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turquoiseptato

I want to make a 2D game engine! Where do I start?

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Guys I feel ready to make a 2D game engine, I have the knowledge of many language and library and whatever. But let's say I know nothing! What would you recommend me to learn to make a 2D game engine? What programming language? what library? which programming technique or algorithme should I learn?

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Guys I feel ready to make a 2D game engine, I have the knowledge of many language and library and whatever. But let's say I know nothing! What would you recommend me to learn to make a 2D game engine? What programming language? what library? which programming technique or algorithme should I learn?

If you want a starting point for C++11 work, you could take a look at the repository I'm setting up for my next set of articles.  Tutorial  The directory "WithSupportLibs" sets up a C++11 cross platform environment which supports SFML and Horde3D (you don't have to use the 3D portion, I just put it in as an option as it is small and works well enough even though dev work seems to have stalled on Horde3D).  I'm sure there are other starting points but figured what the hell, this may be interesting to you since the build environment has been well documented through the series of articles I wrote. :)

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If your goal is making a 2D game engine, but no game, then cool. But if your goal is making a 2D game, then make the game, not an engine. Engines aren't really used for 2D games much, and focusing on the engine and over-engineering it leaves you without a finished playable project at the end.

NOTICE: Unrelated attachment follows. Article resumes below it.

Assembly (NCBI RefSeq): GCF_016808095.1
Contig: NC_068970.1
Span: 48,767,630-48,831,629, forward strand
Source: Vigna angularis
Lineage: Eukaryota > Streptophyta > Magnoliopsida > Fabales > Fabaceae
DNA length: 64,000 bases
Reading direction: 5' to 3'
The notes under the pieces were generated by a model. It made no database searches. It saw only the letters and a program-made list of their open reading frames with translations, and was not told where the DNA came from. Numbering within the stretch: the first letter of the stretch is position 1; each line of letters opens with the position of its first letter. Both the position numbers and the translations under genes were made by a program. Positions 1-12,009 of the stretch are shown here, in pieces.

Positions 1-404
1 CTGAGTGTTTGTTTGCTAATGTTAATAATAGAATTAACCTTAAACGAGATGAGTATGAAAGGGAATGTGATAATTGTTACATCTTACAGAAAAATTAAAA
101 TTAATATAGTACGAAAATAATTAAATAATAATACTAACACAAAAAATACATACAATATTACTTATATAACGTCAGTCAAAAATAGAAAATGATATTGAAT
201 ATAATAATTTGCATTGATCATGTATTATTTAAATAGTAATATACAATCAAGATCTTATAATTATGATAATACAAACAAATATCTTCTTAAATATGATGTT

Regardless, it doesn't matter what language you use, or what libraries. Use the language you already know best, and the libraries you are already familiar with, and work with those. Unless your goal is learning a new language or a new library, and not completing a game. wink.png

 

Is your goal: (pick one)

A) Making a game

B) Making a game engine without a game

C) Learning a new programming language

D) None of the above

 

If A, let us know what language you already are most familiar with, and someone can recommend a good 2D graphics library for that language.

If B, let us know what language you already are most familiar with, and someone can recommend a good 2D graphics library for that language and some architectural articles or books.

If C, learn Pythonsmile.png

If D, could you elaborate on your actual 1 (one) primary goal for this project?

 

Note: There's nothing wrong with wanting to make a game engine as a goal - it's really fun to do - just realize it comes at the expense of actually making a game.

Many beginners think they need an engine to make a game, but that's not true, and they end up tripping over their 'engine' and failing to produce a game. This is the only point I'm trying to get across. The idea of an engine is appealing, but misleading, to game developers.

 

Engines come out of games before games come out of engines. Engines are the reusable components of pre-existing games wrapped up in a consistent and easier to use interface for future games - but focusing on the engine without a solid game in mind leads to an engine that isn't usable for any real game with heavy alterations - unless a developer has already made a half-dozen real games, in which case the real-world requirements of engines are already in his mind.